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This article was published on July 8, 2015

Reddit mods defend AMA blackout: ‘The issue goes beyond Reddit’

Reddit mods defend AMA blackout: ‘The issue goes beyond Reddit’
Lauren Hockenson
Story by

Lauren Hockenson


Lauren is a reporter for The Next Web, based in San Francisco. She covers the key players that make the tech ecosystem what it is right now. Lauren is a reporter for The Next Web, based in San Francisco. She covers the key players that make the tech ecosystem what it is right now. She also has a folder full of dog GIFs and uses them liberally on Twitter at @lhockenson.

Brian Lynch and Courtnie Swearingen, two attorneys and Reddit moderators for the popular subreddit r/iAmA, released an op-ed today in the New York Times that catalogued the frustrations that led to the blackout on the subreddit — and later, much of the website — nearly a week ago, when the company abruptly fired talent director Victoria Taylor, also known as /u/chooter.

“Ms. Taylor’s sudden termination is just the most recent example of management’s making changes without thinking through what those changes might mean for the people who use the site on a daily basis,” they wrote.

According to the pair, which in turn cite company statistics, the r/iAmA alone receives more than 8.5 million subscribers and between 20 and 30 million page views per month — largely fueled by its successful discussions with luminaries like Bill Gates and Barack Obama. Lynch and Swearingen both started contributing as moderators while still students, and now spend free minutes away from their full-time jobs moderating the site.

That work is in high volume, but the moderators built their system with Taylor in mind — relying on an in-house person to help facilitate logistics between the subjects and the moderators. However, when they found out Taylor had been fired through someone who had been scheduled for an AMA, they temporarily closed the subreddit to figure out how to go on without her. That’s when they were surprised by the response from the wider Reddit community.

[T]he support was overwhelming and echoed the sentiment our shutdown illustrated — anger at the way the company routinely demands that the volunteers and community accept major changes that reduce our efficiency and increase our workload.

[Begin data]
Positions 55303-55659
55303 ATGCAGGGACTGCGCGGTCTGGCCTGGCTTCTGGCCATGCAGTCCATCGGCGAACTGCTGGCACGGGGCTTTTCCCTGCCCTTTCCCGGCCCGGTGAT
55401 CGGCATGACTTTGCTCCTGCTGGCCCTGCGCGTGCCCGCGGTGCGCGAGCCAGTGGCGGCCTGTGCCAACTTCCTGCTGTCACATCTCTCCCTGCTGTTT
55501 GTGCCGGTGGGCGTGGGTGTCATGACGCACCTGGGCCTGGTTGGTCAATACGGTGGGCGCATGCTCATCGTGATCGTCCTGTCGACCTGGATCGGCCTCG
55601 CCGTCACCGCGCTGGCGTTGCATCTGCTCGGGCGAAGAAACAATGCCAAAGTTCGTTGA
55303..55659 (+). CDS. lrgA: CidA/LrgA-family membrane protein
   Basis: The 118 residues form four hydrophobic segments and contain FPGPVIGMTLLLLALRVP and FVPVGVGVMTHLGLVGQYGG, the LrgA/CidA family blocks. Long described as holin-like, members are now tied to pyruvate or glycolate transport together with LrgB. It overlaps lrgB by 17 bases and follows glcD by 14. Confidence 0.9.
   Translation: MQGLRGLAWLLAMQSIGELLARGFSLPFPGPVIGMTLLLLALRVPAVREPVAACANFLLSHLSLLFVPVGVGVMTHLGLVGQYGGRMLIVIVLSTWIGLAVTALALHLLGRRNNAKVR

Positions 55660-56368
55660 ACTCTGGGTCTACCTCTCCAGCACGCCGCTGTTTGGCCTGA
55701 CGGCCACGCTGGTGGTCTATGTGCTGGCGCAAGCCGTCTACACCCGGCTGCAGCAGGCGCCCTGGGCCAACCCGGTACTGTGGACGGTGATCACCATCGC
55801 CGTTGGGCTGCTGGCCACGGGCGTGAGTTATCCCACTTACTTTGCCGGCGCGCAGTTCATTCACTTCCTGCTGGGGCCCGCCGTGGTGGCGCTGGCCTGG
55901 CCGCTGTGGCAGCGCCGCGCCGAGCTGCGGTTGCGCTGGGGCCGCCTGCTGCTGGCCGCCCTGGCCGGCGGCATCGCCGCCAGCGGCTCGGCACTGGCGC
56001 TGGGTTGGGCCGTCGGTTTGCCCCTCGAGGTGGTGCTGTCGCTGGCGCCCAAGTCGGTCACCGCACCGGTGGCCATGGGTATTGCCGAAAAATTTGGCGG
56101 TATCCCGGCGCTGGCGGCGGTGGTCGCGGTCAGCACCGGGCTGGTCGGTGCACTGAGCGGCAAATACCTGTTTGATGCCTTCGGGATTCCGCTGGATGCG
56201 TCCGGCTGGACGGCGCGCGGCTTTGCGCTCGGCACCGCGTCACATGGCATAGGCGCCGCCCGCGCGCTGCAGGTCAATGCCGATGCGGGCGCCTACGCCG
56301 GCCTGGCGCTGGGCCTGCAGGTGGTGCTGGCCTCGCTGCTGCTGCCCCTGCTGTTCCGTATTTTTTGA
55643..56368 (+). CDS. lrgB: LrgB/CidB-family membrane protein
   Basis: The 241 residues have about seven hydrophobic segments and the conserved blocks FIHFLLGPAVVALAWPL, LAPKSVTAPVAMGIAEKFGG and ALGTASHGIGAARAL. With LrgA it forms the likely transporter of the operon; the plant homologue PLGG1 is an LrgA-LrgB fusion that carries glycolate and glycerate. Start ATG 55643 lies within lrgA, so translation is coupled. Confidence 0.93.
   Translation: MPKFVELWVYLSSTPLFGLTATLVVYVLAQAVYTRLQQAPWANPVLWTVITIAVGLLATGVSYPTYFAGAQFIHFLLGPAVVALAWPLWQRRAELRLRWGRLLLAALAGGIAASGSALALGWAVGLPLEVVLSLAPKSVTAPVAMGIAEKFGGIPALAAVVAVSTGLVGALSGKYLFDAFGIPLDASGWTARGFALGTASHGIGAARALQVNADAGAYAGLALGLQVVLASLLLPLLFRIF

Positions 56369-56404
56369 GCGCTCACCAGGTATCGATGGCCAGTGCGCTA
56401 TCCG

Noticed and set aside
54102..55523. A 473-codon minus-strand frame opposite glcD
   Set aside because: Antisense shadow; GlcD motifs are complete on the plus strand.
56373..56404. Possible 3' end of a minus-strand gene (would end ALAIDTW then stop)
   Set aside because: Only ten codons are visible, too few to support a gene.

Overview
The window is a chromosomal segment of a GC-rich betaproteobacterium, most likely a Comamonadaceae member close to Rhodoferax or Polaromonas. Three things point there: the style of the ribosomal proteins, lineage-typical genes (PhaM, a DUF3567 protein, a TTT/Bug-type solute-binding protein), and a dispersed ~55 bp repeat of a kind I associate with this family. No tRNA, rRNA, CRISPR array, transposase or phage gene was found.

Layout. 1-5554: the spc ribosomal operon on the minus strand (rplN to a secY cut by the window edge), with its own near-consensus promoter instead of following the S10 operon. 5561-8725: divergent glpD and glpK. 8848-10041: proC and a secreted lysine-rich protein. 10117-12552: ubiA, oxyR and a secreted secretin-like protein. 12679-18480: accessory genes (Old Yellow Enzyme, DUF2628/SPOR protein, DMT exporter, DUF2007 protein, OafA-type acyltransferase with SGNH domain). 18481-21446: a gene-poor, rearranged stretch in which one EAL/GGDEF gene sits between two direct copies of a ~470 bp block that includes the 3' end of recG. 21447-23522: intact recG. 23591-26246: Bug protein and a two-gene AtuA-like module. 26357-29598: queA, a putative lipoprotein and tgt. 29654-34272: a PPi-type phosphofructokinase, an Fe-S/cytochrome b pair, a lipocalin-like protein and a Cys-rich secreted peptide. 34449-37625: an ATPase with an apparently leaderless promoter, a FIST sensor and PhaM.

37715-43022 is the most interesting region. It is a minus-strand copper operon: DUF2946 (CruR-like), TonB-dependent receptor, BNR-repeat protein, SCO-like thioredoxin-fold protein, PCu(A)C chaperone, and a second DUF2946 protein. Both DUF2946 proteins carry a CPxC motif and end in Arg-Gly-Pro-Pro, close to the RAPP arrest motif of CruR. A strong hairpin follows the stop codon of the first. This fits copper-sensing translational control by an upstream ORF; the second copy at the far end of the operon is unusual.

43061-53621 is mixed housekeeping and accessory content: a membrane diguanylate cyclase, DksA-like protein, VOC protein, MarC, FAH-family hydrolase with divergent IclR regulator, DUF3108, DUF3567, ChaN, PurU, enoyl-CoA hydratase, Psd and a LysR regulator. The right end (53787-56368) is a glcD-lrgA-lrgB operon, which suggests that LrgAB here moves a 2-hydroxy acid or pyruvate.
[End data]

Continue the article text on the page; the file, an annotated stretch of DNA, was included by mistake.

Lynch and Swearingen also refute Reddit CEO Ellen Pao’s claims that the shutdown boiled down to a “miscommunication” between moderators and Reddit corporate. Rather, it’s the unilateral decision-making Reddit without consulting the moderators. They believe that Reddit doesn’t take into account the resources moderators need to run their thousands-strong subreddits efficiently.

Miscommunication implies there was any communication at all or any kind of real planning in place to compensate for the loss, when in reality the moderators and A.M.A. guests were left stranded.

Even though subreddits are no longer dark in protest of Taylor’s dismissal, Reddit has neither given reasoning for why she was fired nor answers for how moderators should continue to work in their position. That continues to leave both Lynch and Swearingen uneasy, as Reddit continues to be a corporate structure grafted onto a community.

We are concerned with what a move like this means for for-profit companies that depend on the free labor of volunteers — and whether they truly understand what makes an online community vibrant.

Why We Shut Down Reddit’s ‘Ask Me Anything’ Forum [New York Times]

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